Universities

Female ADs at Carleton, uOttawa & Algonquin highlight the benefits of women-in-charge

By Hritika Jimmy

With the importance of representation becoming more apparent, the nation’s capital is ahead of the curve when it comes to having women in the upper echelon of its college’s and universities’ sport leadership.

The head of each of the athletic departments at Ottawa’s major post-secondary institutions, Carleton University, the University of Ottawa and Algonquin College, is a woman, which Gee-Gees athletic director Sue Hylland points out as being counter to the “historical and systemic” dominance of sport “at all levels by men.”

“Having a female leader as the director of an athletics department shows great support and belief in equity and equality for women at the university level,” she recently told the Sports Pages.

Hylland has been involved in sport for 38 years, having served with the Canadian Olympic Committee for almost two decades and with Canadian Women & Sport and as CEO of the Canada Games Council. She was picked to lead uOttawa’s athletics department in June 2016.

Hylland and her counterparts at Carleton, Jennifer Brenning, and Algonquin, Martha Peak, “represent what is possible” for young women, said Peak, who’s worked in sport at Algonquin for more than 20 years.

“When a young girl sees a woman in this type of role it opens up her mind to all possibilities — to aim higher and be ambitious because anything is possible,” Peak added.

Having a woman in a position of authority can help students and players in a variety of ways.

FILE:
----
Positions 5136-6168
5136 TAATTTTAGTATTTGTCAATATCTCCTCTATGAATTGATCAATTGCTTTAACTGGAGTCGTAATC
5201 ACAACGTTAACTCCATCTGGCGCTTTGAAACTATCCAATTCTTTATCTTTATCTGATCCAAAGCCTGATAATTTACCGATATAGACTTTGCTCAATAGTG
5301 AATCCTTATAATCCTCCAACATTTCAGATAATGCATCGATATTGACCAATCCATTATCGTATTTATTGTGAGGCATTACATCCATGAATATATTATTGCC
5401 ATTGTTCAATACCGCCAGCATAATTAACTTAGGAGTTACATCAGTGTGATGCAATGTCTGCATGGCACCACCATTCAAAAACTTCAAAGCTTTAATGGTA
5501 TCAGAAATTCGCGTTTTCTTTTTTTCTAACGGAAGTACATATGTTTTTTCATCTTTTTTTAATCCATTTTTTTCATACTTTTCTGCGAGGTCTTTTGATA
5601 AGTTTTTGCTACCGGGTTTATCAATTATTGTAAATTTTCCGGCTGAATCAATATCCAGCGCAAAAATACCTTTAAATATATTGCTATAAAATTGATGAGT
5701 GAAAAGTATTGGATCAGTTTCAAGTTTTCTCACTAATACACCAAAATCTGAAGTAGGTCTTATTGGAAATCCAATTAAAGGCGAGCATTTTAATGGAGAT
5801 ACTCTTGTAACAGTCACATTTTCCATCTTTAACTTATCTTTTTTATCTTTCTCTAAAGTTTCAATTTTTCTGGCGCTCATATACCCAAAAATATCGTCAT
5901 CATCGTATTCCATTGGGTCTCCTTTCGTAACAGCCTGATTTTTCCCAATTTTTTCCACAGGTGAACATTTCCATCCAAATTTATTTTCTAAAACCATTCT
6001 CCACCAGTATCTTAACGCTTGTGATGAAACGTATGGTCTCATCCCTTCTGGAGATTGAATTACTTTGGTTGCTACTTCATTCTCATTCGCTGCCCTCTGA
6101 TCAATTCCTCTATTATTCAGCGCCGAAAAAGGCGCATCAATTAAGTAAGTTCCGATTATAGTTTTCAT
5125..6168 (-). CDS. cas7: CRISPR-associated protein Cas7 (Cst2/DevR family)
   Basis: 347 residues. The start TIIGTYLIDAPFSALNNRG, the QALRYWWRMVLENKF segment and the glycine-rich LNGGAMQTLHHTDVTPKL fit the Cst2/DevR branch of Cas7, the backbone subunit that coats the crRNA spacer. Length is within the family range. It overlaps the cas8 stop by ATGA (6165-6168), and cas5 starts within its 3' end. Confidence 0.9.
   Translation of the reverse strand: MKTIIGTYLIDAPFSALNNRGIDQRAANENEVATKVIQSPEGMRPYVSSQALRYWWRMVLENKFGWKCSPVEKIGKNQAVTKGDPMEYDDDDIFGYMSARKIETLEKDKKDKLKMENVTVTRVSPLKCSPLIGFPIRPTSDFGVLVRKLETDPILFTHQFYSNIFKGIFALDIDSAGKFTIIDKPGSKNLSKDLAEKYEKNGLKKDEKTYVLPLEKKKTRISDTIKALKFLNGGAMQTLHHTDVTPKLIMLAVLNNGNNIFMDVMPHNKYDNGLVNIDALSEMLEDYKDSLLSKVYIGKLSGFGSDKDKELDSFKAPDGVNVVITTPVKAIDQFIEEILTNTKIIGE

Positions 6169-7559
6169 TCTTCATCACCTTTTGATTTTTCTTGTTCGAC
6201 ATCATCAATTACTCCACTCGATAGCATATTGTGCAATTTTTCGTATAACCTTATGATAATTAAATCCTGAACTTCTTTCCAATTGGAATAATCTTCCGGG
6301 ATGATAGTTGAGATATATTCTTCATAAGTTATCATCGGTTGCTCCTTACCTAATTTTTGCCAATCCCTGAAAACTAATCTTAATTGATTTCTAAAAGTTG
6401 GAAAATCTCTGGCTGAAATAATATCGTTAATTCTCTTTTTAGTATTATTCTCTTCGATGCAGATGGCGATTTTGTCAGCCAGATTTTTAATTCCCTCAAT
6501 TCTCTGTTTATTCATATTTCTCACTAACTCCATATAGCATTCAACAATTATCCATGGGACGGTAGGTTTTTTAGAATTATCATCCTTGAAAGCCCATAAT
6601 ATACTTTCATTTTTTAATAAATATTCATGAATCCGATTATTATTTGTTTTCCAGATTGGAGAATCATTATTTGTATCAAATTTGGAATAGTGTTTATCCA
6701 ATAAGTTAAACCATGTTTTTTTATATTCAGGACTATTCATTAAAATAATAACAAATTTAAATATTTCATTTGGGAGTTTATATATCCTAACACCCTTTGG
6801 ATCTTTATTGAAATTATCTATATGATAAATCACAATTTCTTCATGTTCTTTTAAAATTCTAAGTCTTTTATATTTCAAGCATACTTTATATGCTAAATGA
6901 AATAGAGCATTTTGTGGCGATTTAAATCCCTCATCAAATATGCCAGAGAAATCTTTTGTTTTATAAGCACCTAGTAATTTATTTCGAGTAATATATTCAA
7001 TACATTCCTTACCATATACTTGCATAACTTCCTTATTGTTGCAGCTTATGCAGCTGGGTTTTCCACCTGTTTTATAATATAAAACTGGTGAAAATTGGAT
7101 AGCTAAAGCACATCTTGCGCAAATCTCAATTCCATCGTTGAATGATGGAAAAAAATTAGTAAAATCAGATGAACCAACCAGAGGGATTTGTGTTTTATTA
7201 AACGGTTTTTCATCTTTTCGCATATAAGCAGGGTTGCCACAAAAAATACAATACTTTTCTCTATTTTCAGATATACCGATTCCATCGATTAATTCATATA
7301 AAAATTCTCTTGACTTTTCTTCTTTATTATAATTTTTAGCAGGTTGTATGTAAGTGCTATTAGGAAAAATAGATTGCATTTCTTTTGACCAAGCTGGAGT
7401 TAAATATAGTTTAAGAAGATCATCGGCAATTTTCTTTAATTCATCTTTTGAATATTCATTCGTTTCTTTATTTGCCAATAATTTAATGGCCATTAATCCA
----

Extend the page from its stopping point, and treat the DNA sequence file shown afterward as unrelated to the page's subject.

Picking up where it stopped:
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Brenning, who’s led Carleton’s athletics department for more than a decade, noted that female leaders tend to bring a different perspective than men.

“This is healthy for any organization,” Brenning said. “(Women see) issues and problems from different perspectives and develop solutions with these different considerations in mind.”

Women, for example, tend to be more “nurturing,” Hylland said when talking about the difference between men’s and women’s strengths as leaders.

“I want athletes to leave our schools with the best possible experience in their chosen sport,” she said. “It starts with caring about them as young people and wanting them to succeed during and after their university experience.”

Brenning says what she offers is a leadership style that relies on a consultative and collaborative approach, something that can be counterintuitive in the competition-focused sporting world.

With women in charge, Ottawa’s universities are exploring further ways that they can strengthen diversity in their athletic departments.

Carleton has created a varsity council sub-committee to find ways to promote female athletes and coaches, while uOttawa believes that equity, diversity, and inclusion will be a “key pillar” of varsity athletics’ next strategic plan, according to Hylland.

READ MORE: Family tips to help build more female sport leaders


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